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Green belt homes fury
RESIDENTS have reacted angrily to approval for 51 new homes on a Billericay green belt site.
The Billericay School, in School Road, won a planning appeal for outline permission to build the homes on the green belt site near the school, in Noak Hill Road.
The school said the sale of the land would pay for a multi-million expansion, including music, arts and drama buildings, and a new sports centre.
But since winning the appeal against Basildon Council, residents, a local environmental group and councillors have claimed it will damage wildlife, burden traffic and put more green belt land at risk.
Peter Tucker, a spokesman for environmental group SOS Billericay, said: “The whole thing is a disaster for the people of Billericay. Extra traffic from builders and eventually new residents’ cars is going to cause a real safety issue as lots of parents park nearby to pick up their children and congest the road.
“There is also wildlife there, including a badger sett and possibly bats, which will be under threat.”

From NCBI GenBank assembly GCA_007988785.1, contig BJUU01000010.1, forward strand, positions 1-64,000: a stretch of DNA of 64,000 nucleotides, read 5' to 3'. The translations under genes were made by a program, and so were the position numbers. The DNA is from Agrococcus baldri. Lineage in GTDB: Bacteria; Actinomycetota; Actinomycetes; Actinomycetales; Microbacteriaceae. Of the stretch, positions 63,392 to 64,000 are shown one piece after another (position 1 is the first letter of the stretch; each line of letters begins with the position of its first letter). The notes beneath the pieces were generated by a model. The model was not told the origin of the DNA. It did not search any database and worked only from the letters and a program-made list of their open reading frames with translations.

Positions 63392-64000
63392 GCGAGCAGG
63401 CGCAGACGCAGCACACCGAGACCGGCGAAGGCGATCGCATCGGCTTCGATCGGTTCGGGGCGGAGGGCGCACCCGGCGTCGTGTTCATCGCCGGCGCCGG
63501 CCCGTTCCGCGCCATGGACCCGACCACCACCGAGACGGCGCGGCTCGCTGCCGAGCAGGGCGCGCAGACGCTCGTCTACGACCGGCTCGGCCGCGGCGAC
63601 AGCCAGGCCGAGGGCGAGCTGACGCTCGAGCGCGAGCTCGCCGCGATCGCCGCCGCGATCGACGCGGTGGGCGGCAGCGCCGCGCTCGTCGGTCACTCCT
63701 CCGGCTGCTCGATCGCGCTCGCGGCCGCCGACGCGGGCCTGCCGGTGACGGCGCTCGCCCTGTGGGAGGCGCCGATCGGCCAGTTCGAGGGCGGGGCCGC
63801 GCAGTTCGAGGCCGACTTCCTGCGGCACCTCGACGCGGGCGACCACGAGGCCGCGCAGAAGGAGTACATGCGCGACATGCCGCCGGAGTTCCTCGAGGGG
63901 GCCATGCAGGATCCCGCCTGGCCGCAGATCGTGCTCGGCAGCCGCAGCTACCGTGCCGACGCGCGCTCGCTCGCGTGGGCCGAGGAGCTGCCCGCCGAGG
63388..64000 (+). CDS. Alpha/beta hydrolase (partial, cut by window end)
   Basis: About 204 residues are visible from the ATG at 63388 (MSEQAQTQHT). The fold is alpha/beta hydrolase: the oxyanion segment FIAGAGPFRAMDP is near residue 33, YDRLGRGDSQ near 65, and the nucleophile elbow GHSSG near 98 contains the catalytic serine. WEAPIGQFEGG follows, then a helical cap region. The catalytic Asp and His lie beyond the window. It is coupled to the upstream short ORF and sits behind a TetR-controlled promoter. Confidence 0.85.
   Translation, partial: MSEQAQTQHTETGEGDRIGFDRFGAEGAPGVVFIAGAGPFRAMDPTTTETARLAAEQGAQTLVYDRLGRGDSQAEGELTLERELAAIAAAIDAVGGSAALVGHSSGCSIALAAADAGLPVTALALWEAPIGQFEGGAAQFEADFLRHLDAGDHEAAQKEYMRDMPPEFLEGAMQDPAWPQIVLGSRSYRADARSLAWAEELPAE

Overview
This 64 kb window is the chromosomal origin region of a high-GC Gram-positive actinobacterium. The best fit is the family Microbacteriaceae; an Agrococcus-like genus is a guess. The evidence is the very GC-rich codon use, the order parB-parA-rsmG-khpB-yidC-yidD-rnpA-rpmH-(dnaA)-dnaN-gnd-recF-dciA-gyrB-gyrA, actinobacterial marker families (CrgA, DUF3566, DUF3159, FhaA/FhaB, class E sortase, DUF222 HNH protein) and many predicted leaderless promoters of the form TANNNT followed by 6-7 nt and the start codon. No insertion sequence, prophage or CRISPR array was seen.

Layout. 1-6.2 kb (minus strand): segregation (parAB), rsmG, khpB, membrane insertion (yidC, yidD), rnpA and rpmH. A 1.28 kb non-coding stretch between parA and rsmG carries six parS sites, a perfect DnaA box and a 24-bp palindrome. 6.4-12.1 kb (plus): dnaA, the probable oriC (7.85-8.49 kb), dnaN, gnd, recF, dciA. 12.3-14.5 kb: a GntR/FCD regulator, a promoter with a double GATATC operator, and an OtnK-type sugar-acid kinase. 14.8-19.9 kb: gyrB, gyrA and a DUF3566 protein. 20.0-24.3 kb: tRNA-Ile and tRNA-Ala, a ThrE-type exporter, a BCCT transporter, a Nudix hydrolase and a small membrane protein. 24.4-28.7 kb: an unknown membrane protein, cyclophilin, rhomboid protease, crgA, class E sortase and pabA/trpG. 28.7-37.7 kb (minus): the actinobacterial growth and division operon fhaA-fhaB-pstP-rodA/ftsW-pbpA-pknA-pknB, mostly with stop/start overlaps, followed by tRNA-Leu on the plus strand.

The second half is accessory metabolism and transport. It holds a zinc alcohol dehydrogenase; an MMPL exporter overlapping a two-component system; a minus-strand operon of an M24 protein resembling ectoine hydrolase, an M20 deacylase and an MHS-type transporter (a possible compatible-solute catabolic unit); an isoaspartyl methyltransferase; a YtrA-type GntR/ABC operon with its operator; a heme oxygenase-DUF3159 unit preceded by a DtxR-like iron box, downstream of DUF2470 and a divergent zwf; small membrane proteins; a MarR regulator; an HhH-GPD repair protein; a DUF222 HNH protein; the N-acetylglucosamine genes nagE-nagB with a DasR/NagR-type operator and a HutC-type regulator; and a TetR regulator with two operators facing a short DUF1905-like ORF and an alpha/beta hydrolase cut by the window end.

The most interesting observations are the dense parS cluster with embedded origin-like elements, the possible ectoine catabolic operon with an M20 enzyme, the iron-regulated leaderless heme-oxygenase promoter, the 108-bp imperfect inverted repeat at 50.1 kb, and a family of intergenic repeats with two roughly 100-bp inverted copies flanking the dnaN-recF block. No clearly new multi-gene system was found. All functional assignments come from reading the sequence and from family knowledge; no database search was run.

Councillor Kevin Blake, ward member for Billericay East, said the council was weighing up whether to launch an appeal. He said: “This is the tip of the iceberg and I think every bit of green belt in the district is under threat.
“If a developer promises some community asset, like a sports facility, it will have a chance of building homes on green belt.”
Resident Carol Heywood, of Longrise, said: “It’s just sad the wildlife we enjoy could all vanish from there now and it will just be homes. Once the homes are built it will simply be too late to recover what we had.”
But Sue Hammond, headteacher of the Billericay School, said the inspector had agreed all the concerns were answered in the planning proposal.
She said: “The case was won by demonstrating very special circumstances exist to allow development in the green belt. Therefore, no precedent is being set.”
“Wildlife will be protected by the inclusion of an ecology corridor. Independent traffic experts and Essex Highways concluded this development will not significantly increase congestion.”